A first-of-its kind study identifies migraine as common challenge among sexual and gender minority (SGM) folks, and reveals barriers to appropriate neurological care.
NEW RESEARCH SUGGESTS A LINK BETWEEN MIGRAINE AND ROSACEA
August 5, 2021
At first glance, migraine — which is often characterized by one-sided, pulsating headaches accompanied by nausea and sensitivity to light and sound — might not seem like it has anything to do with rosacea, a skin condition that causes facial redness. Yet studies are finding that the two conditions often overlap. The latest: A research letter, published in the British Journal of Dermatology, which found that about 22 percent of people with rosacea also had migraine.
The researchers recruited participants from the ongoing Northern Finland Birth Cohort 1966 Study, which has been collecting and assessing the health data of thousands of Finnish people since they were born. Of the 3,181 patients who were contacted, 1,932 agreed to participate in a sub-study on migraine and rosacea. Participants were evaluated by a dermatologist to see whether or not they had rosacea. They were also asked to report whether a doctor had diagnosed them with migraine and fill out a survey about whether they had experienced specific migraine symptoms.
According to the findings, self-reported migraine was slightly more common among those with rosacea (21.5 percent) than those without (18.5 percent). Additionally, people with rosacea and migraine more commonly reported one-sided and throbbing headaches compared to those who had migraine but not rosacea.
When examining the data on male and female patients separately, researchers found that men with rosacea had twice the risk for migraine compared to men without rosacea. They were also more likely to indicate that they had experienced “one-sided and throbbing headache,” “headache that prevents doing daily activities,” and “headache that is irritated by bright lights and loud voices.” The researchers, however, did not find an increased risk of migraine among women with rosacea. That was surprising and contrary to other studies. The authors noted that earlier research from Denmark found women over the age of 50 with rosacea had almost 1.5 times the risk for migraine than those without rosacea.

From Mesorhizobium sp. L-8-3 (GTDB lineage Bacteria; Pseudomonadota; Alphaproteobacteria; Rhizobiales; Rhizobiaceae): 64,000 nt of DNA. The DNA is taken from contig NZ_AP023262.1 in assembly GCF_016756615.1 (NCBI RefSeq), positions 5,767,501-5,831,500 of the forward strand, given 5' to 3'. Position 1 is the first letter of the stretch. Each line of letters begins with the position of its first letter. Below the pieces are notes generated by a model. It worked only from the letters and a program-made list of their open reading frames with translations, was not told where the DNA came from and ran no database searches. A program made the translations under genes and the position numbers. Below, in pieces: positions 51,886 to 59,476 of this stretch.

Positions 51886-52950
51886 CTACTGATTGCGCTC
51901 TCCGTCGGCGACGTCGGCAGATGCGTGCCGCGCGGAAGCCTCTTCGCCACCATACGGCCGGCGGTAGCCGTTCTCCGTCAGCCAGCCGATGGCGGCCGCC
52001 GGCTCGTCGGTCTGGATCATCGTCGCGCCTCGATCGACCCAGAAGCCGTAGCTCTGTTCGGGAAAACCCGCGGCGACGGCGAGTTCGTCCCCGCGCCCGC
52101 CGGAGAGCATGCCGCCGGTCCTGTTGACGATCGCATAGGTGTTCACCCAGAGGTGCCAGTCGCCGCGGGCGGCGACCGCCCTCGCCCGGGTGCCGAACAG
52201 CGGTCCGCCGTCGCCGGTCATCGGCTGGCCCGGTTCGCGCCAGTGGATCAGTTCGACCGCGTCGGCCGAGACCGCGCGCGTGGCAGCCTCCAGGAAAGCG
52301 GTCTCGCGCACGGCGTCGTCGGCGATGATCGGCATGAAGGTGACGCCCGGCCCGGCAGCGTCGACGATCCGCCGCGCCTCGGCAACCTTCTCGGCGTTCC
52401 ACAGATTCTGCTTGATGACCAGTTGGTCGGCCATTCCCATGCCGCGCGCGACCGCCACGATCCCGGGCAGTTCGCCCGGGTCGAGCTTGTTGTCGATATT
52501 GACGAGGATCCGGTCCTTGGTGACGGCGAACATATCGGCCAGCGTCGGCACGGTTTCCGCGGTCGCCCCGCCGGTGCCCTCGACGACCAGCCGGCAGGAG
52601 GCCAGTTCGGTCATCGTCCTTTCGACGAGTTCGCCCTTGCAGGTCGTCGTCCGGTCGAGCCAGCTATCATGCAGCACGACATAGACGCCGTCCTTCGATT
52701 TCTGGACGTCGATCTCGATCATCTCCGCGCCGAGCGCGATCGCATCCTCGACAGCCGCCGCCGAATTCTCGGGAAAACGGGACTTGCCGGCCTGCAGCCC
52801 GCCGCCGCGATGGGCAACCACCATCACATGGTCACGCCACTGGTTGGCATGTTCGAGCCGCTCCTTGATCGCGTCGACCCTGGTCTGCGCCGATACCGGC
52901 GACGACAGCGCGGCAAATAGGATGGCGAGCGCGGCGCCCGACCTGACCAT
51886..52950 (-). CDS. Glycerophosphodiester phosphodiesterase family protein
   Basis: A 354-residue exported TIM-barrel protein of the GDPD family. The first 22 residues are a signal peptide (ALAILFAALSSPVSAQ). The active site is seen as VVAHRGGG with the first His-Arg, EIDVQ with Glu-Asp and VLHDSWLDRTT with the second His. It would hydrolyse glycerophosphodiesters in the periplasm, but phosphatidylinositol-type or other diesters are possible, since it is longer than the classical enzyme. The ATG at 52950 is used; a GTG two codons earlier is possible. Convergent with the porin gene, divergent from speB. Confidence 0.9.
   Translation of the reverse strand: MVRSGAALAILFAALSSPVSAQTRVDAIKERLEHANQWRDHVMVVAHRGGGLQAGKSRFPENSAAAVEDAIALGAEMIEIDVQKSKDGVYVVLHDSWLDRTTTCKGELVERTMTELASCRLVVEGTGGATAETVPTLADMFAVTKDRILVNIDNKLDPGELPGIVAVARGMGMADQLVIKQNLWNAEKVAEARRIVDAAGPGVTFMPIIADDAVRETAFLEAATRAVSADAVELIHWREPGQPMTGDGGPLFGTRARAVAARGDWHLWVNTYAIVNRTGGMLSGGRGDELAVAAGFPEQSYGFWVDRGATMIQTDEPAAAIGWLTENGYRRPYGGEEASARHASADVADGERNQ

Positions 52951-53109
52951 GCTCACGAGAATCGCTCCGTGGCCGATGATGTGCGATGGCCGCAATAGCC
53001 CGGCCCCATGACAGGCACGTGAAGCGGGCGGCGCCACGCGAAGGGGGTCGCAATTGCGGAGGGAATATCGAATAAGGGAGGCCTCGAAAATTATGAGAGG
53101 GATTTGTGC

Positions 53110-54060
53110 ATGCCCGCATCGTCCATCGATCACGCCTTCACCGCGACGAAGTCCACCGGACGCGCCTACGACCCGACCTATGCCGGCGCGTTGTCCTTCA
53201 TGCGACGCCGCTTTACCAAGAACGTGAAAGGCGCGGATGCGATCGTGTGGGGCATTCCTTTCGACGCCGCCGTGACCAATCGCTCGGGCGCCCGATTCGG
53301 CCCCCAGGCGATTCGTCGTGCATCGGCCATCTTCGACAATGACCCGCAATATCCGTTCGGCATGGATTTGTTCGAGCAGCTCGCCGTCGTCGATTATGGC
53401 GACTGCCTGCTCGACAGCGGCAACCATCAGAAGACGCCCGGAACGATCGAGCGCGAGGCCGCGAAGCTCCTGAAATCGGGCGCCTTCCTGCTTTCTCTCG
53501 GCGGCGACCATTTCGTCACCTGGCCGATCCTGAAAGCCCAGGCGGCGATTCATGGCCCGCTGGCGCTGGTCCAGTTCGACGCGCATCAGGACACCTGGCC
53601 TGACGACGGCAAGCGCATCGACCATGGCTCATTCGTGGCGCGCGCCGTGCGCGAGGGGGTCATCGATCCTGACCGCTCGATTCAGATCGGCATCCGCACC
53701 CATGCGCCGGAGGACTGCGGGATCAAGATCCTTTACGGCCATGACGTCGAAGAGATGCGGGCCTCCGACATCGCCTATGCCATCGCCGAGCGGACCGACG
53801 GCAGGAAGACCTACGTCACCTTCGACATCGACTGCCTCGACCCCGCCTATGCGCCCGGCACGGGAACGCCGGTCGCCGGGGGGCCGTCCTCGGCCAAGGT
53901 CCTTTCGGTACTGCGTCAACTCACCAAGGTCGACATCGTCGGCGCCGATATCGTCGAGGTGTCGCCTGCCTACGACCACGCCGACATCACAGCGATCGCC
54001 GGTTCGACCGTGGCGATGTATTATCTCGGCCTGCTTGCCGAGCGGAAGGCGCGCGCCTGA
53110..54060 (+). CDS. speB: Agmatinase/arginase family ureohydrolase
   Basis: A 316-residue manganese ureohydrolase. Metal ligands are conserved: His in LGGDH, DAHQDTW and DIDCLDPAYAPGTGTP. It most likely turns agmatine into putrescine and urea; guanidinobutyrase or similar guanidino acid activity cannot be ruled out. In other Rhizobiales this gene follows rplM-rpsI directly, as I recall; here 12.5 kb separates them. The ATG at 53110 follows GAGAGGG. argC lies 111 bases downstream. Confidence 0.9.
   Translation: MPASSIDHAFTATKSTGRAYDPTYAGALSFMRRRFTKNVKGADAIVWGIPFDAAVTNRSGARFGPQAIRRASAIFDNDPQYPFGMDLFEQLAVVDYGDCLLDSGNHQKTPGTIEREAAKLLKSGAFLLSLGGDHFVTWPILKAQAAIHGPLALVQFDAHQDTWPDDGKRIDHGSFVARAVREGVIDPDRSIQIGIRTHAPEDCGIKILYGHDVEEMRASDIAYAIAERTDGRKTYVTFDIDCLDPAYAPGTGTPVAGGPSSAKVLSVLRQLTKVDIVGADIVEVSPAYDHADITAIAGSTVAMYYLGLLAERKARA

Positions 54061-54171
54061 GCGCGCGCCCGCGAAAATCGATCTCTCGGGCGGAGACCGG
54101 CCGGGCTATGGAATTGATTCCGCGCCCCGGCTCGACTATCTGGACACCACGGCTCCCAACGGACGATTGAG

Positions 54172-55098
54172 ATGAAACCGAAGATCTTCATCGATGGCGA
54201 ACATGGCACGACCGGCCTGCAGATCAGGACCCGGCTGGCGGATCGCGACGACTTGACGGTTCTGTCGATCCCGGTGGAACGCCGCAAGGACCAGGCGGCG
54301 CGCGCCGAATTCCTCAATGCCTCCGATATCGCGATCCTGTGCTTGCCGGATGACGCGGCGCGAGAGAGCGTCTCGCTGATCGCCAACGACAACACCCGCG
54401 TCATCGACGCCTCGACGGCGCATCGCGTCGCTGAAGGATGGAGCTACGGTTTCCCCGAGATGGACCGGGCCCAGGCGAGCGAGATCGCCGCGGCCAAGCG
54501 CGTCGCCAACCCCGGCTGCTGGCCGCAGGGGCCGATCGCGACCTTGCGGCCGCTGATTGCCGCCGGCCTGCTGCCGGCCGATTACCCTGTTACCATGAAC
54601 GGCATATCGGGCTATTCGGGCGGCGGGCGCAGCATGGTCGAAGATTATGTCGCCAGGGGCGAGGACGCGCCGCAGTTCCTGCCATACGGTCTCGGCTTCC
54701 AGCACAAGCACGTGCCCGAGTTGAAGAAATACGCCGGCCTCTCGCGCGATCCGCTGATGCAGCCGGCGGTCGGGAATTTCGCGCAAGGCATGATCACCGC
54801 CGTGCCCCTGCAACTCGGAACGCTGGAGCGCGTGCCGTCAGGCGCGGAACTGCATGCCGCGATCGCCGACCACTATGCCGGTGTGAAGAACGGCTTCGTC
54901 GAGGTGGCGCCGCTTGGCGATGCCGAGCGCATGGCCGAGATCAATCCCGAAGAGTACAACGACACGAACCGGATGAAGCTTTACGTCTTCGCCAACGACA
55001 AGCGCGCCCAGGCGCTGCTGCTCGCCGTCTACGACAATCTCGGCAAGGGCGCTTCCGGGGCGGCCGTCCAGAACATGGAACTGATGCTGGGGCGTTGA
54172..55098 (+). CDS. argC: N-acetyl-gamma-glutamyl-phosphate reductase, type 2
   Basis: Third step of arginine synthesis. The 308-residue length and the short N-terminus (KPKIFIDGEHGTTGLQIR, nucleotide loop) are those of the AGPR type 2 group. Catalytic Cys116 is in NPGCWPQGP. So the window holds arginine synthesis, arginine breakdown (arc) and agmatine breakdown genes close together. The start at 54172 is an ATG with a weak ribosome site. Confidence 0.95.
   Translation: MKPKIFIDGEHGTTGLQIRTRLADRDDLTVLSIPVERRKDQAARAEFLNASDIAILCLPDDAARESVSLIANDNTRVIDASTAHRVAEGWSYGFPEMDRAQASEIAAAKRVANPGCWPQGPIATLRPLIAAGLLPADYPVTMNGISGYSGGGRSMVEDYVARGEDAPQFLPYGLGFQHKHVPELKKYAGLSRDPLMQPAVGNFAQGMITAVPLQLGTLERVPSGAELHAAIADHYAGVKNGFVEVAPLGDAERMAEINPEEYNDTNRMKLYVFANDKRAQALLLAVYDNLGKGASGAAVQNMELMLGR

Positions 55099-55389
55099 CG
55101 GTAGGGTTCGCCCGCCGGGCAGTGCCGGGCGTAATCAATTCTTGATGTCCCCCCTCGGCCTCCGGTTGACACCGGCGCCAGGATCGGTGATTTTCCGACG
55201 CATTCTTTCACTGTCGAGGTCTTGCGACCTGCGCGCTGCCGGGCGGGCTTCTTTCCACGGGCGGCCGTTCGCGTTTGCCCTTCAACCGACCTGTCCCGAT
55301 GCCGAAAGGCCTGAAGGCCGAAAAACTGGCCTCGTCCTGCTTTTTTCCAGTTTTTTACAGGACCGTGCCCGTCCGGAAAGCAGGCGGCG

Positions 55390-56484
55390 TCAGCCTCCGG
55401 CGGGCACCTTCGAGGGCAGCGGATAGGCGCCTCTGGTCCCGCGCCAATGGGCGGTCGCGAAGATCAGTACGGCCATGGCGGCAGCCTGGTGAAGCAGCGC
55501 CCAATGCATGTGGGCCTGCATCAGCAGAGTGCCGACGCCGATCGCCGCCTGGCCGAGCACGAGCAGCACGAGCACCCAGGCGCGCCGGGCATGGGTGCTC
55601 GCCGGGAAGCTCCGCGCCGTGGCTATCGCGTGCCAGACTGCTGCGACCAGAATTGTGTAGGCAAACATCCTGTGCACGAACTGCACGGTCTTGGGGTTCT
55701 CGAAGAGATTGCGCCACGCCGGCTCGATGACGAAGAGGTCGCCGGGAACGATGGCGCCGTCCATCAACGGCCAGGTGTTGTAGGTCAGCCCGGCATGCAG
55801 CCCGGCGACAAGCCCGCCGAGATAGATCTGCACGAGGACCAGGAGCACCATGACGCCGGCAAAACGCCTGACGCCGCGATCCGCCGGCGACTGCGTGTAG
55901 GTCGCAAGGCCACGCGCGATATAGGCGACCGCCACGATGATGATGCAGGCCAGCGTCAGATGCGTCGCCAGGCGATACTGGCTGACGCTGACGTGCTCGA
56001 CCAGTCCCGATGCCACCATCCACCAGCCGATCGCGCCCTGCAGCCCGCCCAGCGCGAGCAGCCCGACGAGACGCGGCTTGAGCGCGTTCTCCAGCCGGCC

Why migraine and rosacea might be connected — assuming these findings are more than coincidental — isn’t totally clear. But it’s worth noting that the exact cause of either condition is not fully understood, and that triggers for both migraine and rosacea may be similar. Exposure to light, certain foods and drinks (like wine and chocolate), stress, and hormonal changes in women are common migraine triggers — and common rosacea triggers as well.
The authors pointed out that both conditions involve inflammation and dysregulation of nerves and blood vessels and that “changes in facial blood flow and neuroinflammation have been considered as a possible relationship between these two diseases.”
Although research in this area is hardly conclusive, the researchers noted that migraine is often underreported in males and recommended “that physicians encountering patients with rosacea, especially males, ask them about migraine symptoms.”
Chawla J, et al. What are the diagnostic criteria for migraine headache?. Medscape. October 21, 2019. https://www.medscape.com/answers/1142556-170243/what-are-the-diagnostic-criteria-for-migraine-headache.
Rosacea. Mayo Clinic. September 6, 2019. https://www.mayoclinic.org/diseases-conditions/rosacea/symptoms-causes/syc-20353815.
Sinikumpu SP, et al. Male subjects with rosacea have increased risk for migraine: A population-based study. British Journal of Dermatology. June 15, 2021. doi: https://doi.org/10.1111/bjd.20578.